Eventually, the police came out of the mall and made everyone clear the skyway. Once everyone was in the parking ramp, the remaining protesters dispersed.
I entered the mall by walking back around to the south side, where they were letting people enter. Getting inside, half the mall remained a ghost town until they made sure all signs of protest were gone. When security got the clear–about 30 minutes later–this side of the mall was opened after being shut down for what I’d estimate to be about two hours. Good thing. I still needed to get gifts for Mom and Dad.
To reiterate the point above, I remember watching the Ferguson riots and pointing out how such a scene will further polarize the nation. Those empathetic to the anger might have thought, “See, this is what racism does to a nation.” Those not empathetic may have reacted with, “And these people complain that the police are always after them? Look at them, for God’s sake.”
Once in a while you’ll meet a stranger who sees both sides.
As I initially walked up to the scene of the protest from outside the mall, an African American guy stood just off the sidewalk tucked inside the parking ramp taking drags off of a cigarette.
I saw him, walked up, and asked, “So what do you make of all this?”
“Man, I just wish they wouldn’t get like this.”
“Are you talking about the police or the protesters?”
He said people had a right to protest, but that he didn’t like what was happening at the mall.
“Did you come here to shop or to check out the protests?”
“I’m just here on my way home. I don’t want to go near there. I’ll watch it tonight on the news.”
“This is a transit stop on your way home?”
“Yeah, I just came here because I had to pee.”
He couldn’t get to the bathroom because of the protests. So he waited outside killing time with a cigarette.
“What do you think of the Black Lives Matter movement overall? Do you sit back and root for them?”
“Yeah,” he said.
He then shared about an experience he had back in Chicago, where he is from. “I put my hands on a cop once. He knew my mom was dead and he said, ‘F___ your dead mom.’ So I grabbed him. I shouldn’t have done that, but he said that about my mom.”
I was impressed he hear him say this. Most would want to grab someone who said that about their mother. But it turned out that his avoidance of this protest wasn’t because he was against the protesters but because he was leery of the police.
Wanting to know his thoughts on the broader issue, I asked, “What do you think causes the struggle in inner-city communities? Is it the larger system these communities find themselves in or the communities themselves that cause the problem?”
Someone who had experienced the ugliness of the system–of what sounded like a bad cop—didn’t put all the blame on it.
In fact, he didn’t seem to blame the police at all. Regarding the system, he said he blames the few people getting rich while everyone else is poor. “The one percent,” he argued.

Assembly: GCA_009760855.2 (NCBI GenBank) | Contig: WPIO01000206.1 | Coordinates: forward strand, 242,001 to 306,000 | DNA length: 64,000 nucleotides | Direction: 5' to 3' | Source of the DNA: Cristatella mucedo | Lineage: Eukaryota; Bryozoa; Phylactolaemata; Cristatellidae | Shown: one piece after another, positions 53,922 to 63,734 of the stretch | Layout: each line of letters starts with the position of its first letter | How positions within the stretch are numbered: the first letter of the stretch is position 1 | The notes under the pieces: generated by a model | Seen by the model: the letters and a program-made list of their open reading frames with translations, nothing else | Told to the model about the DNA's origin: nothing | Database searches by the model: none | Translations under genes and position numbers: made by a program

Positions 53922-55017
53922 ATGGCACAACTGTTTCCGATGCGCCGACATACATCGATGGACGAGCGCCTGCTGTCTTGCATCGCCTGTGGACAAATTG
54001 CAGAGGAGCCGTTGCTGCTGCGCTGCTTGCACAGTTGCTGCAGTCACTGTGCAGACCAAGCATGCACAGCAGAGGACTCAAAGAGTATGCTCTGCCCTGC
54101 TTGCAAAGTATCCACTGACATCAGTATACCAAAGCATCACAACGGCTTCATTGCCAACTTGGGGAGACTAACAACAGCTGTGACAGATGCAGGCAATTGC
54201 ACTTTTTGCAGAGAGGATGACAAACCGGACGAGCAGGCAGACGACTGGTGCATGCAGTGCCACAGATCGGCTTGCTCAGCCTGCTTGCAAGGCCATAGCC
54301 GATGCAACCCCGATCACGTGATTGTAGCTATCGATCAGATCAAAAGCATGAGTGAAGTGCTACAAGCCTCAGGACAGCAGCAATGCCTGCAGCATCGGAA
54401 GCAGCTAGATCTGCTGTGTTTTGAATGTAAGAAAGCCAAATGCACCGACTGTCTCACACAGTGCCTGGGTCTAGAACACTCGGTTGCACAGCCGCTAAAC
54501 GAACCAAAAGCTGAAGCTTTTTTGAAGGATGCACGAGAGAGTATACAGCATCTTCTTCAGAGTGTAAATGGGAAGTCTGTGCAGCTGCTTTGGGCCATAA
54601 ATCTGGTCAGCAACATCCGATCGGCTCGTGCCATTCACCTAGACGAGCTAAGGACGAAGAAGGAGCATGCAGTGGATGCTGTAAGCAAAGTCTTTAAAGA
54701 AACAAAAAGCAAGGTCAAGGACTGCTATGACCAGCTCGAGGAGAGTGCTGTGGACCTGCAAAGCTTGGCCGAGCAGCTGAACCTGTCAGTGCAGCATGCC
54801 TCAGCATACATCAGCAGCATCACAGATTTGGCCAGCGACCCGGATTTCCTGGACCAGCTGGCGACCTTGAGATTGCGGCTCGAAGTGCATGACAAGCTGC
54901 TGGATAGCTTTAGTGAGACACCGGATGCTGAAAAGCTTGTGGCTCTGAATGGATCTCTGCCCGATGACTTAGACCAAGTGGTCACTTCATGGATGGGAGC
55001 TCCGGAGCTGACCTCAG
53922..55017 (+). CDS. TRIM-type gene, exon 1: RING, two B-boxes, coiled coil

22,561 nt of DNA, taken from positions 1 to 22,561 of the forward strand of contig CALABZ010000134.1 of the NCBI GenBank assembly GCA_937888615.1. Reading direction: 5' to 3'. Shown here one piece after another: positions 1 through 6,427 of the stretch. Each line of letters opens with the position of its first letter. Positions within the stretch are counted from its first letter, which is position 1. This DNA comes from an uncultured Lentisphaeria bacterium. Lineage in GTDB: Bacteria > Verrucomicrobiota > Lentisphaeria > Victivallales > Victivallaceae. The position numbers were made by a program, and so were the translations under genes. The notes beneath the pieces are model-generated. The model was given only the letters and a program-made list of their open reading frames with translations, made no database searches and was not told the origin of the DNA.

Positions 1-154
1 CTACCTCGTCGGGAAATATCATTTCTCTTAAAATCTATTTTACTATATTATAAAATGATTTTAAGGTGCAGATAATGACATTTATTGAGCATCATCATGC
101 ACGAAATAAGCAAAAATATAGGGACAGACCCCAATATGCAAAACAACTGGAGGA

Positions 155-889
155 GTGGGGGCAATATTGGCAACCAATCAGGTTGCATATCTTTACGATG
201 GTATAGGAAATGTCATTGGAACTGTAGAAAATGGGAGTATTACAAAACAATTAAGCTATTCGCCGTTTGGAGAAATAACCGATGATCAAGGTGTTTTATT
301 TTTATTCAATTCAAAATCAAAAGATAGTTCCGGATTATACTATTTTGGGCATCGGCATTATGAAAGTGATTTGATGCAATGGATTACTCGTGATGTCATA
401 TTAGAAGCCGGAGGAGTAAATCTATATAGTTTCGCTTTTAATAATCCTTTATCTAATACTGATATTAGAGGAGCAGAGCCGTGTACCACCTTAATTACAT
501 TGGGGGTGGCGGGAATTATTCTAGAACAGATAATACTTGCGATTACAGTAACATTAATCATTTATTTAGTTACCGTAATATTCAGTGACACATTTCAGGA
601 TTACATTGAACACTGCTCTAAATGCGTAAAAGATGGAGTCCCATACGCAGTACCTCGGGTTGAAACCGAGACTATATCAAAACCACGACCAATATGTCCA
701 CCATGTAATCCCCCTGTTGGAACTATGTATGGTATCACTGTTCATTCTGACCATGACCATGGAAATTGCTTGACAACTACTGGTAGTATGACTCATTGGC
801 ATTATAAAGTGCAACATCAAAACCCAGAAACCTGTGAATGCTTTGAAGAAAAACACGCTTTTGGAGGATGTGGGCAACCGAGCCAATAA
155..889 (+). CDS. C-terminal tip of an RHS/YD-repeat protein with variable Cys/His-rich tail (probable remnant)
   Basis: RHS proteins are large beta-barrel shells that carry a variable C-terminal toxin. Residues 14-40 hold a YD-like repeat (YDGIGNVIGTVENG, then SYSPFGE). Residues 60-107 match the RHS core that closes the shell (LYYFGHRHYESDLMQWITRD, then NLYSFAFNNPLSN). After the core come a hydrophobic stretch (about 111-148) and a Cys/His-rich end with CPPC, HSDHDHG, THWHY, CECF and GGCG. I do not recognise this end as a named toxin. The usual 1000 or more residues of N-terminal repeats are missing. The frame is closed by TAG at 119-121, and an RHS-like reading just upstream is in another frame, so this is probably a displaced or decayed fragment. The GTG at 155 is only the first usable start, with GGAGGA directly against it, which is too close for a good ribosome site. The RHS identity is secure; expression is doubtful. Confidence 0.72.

Reiterating my question earlier, I asked, “Do you think that it’s this system that is to blame for the struggles in these neighborhoods, or do you think that the people themselves have some control over their circumstances?”
Then he turned to go.
“What’s your name?”
“I hope you find a bathroom.”
I don’t think we have enough people saying, “Both.” The problems facing the black community are said to be the fault of “the system” or “those people.”
The truth is 1. This is a systemic problem of blacks being looked down on and treated worse in general, and then this problem exacerbated in law enforcement by a police force trending toward the militant. 2. But these perceptions didn’t come out of thin air. When the largest cause of death to a young black male is murder, it’s easier to normalize homicide in this community. When blacks have more than double the violent crime rate than whites (and much higher yet compared to Asians) it’s easier for cops and the public to draw conclusions–and then overreact. These stereotypes, along with chronic economic and educational disparities, perpetuate these problems. Chicken or egg? I don’t know if it matters. The point is that both need to be addressed.
This marks a problem with the Black Lives Matter movement. It recognizes only the external factors and makes taboo the idea that problems can be a result of the choices one makes. By arguing that the challenges in the black community are entirely the fault of someone or something else, they send the message that until the system changes, blacks are powerless to improve their lives. I think they need to hear the opposite. They need to be empowered and inspired and perhaps told by their community leaders to make better decisions with their lives. Don’t drop out of school. Don’t have a child if you aren’t ready. Or as a student I taught did, don’t punch someone out and take their bike. To whatever degree the element of choice enters into a tough situation, it needs to be encouraged.
Cities like Minneapolis have already done a pretty good job addressing the external by offering many great social programs, spending a lot of money on schools, and putting diversity policies in place. While it’s true there’s always more that a city and a society can do, none of that will matter if the people in these communities continue make the same choices. We also need to acknowledge this other side of “both.”